Wednesday, May 02, 2012
Avatar: The Legend of Korra
I resisted Avatar: The Last Airbender for a very long time. But eventually a friend of mine said "No, you have to watch it and it's streaming on Netflix" so I sat down and started watching it.
I loved it, almost immediately. It was a really well crafted show, but the primary draw was the characters (and the animation but mostly the characters). Aang, Katara, Sokka, Zuko, Toph...they were all so well developed. None of them were one dimensional. So often writers think "my character needs a flaw, let me give them a token flaw like they are clumsy and that'll do it!" but Airbender didn't fall into that at all.
The world was well realized, and fascinating. Nearly everything about it was the perfect example of what American television can be like if we'd let creators be creative.
When I read there was going to be a sequel, I was happy but worried. Few things are improved upon with a sequel. But the new Avatar was an amazing female character. She looked strong, and interesting. If they only did half the job they did on the female characters in Airbender, Korra would be better than most of the women on TV.
The quotes I read as it ramped up to the show's premiere warmed my heart. The creators said they didn't believe the idea that a woman can't be the lead on an action series. Demographics showed that little boys were loving the show and didn't care if Korra was a girl or what, she was cool. I was holding my breath: was somebody going to get it right?
There are a lot of attempts at "strong female characters" (a phrase I hate but can't seem to replace with anything). Sometimes there is success, like Col. Carter in Stargate SG-1 or Donna Noble in Doctor Who. But all too often the character either may as well be a guy because the narrative pays no attention to their gender (which I am not in favor of) or the entire plot of the show is actually the character's journey towards traditional gender roles.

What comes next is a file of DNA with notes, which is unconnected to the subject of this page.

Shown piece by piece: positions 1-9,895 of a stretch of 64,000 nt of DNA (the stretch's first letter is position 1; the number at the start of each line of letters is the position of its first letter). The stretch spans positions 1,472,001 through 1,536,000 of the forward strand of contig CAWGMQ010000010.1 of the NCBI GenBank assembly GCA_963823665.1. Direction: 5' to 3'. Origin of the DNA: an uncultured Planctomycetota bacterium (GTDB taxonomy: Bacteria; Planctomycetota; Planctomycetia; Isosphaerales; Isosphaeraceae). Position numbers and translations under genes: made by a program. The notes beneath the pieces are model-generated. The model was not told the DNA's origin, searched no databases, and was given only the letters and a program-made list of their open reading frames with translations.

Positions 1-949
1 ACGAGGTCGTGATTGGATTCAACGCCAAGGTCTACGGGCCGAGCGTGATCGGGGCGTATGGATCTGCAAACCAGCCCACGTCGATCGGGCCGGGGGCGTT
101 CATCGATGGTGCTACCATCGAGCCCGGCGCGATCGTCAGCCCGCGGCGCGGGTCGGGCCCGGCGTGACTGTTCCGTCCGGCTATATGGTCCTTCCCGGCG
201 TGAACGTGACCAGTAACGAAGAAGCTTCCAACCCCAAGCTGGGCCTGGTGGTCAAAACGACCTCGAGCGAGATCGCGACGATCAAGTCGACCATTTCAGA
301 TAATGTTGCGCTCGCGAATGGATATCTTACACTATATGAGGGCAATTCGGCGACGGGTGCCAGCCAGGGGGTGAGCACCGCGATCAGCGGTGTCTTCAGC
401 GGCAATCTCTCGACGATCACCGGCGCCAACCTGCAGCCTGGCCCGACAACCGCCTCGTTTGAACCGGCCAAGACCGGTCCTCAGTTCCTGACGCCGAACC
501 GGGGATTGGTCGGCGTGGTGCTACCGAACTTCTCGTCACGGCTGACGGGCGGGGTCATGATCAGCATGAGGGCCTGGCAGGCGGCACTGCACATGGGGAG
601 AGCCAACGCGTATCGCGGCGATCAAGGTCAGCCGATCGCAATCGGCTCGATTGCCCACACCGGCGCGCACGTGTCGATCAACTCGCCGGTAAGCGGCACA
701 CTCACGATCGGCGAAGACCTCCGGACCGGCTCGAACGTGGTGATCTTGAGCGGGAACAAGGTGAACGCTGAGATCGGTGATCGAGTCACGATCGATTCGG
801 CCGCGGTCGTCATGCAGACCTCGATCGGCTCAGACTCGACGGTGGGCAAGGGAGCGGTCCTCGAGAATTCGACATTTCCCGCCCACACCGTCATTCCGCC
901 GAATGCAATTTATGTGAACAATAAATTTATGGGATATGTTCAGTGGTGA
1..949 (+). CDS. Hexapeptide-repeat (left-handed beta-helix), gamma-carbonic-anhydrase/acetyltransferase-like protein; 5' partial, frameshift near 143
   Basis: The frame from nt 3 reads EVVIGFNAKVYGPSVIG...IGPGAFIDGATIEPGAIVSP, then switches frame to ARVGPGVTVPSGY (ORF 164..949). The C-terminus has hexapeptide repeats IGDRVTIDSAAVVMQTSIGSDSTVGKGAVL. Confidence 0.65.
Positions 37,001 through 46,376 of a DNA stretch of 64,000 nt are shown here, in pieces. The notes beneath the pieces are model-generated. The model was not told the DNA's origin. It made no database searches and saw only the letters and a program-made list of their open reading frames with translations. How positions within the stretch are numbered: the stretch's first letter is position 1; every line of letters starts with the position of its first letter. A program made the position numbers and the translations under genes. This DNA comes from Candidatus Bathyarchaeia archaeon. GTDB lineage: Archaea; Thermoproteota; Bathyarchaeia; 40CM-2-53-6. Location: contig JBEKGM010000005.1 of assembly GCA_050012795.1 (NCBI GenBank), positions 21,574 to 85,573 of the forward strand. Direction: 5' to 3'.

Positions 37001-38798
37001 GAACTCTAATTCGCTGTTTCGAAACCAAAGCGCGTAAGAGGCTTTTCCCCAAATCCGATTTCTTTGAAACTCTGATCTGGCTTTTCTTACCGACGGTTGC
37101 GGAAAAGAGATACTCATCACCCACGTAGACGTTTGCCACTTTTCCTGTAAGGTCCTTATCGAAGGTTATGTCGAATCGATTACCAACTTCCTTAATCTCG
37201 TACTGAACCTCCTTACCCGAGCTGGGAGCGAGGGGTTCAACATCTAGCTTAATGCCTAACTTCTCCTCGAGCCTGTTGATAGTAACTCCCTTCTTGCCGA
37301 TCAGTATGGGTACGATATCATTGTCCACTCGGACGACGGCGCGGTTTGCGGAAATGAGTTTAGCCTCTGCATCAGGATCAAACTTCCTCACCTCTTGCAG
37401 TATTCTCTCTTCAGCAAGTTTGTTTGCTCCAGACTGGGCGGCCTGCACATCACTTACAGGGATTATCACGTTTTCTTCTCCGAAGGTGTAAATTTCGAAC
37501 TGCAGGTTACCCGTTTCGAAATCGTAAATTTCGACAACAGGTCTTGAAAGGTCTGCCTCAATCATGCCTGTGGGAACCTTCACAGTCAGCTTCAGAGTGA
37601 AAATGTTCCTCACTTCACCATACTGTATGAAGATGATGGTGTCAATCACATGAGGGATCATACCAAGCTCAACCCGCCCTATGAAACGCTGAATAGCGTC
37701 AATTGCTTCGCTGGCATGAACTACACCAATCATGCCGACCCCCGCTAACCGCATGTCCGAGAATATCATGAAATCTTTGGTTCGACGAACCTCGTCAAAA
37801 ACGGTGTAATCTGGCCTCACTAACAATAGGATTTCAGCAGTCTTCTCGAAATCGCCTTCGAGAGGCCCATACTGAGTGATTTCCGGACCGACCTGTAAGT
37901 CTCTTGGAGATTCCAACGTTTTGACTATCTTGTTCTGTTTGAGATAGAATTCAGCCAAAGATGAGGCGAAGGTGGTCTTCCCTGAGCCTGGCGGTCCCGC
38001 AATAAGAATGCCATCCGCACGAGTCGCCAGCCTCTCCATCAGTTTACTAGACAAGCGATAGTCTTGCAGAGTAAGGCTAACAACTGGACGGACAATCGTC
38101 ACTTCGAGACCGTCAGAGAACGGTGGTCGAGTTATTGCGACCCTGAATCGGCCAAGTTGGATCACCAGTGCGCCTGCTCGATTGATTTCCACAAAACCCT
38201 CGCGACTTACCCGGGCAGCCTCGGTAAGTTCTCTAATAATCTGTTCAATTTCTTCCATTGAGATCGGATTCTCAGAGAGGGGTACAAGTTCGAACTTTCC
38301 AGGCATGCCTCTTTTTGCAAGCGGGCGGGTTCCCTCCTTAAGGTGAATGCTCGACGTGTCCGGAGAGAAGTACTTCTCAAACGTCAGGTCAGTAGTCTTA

The first episode of Korra was pretty cool. I was on the fence. The second was awesome, and the third even better. But if you're following the show, you know what happened in the fourth: the fandom exploded because there was ROMANCE.
There was plenty of romance and romantic feelings in the original show. But it wasn't really too over done, for the most part. There were a few gag-worthy moments but it was alright.
So far, there is little to make me believe Korra will manage to follow in those footsteps. Everything points to "stupid teenage love story stupidness." That's the technical term. I won't get into details, but I'm holding out hope that it's not going that direction and it's just a fandom overreaction.
When the show isn't doing stupid romantic subplots, the plot is actually fascinating. It's the kind of thing that is reflecting our real world through the fictional one and might make a few people think a little more about their lives. It's doing what all good television (especially fantasy stories) SHOULD do. And to their credit, I have no idea where they're going with this.
The animation is stunning, and most of the side characters are as wonderful as the original show (Tenzin is my hero, much like Iroh was). If they can keep themselves from the quagmire that is the promised love triangle then it'll be another entry in the top ten American cartoons of all time. But if it becomes another teenage love triangle where the girl gets distracted by the boy and gets all insecure because she's not girly enough, then it'll be one of the worst because it will have squandered so vast a potential.
Posted by Elizabeth at 11:40 PM
Labels: reviews, television, tv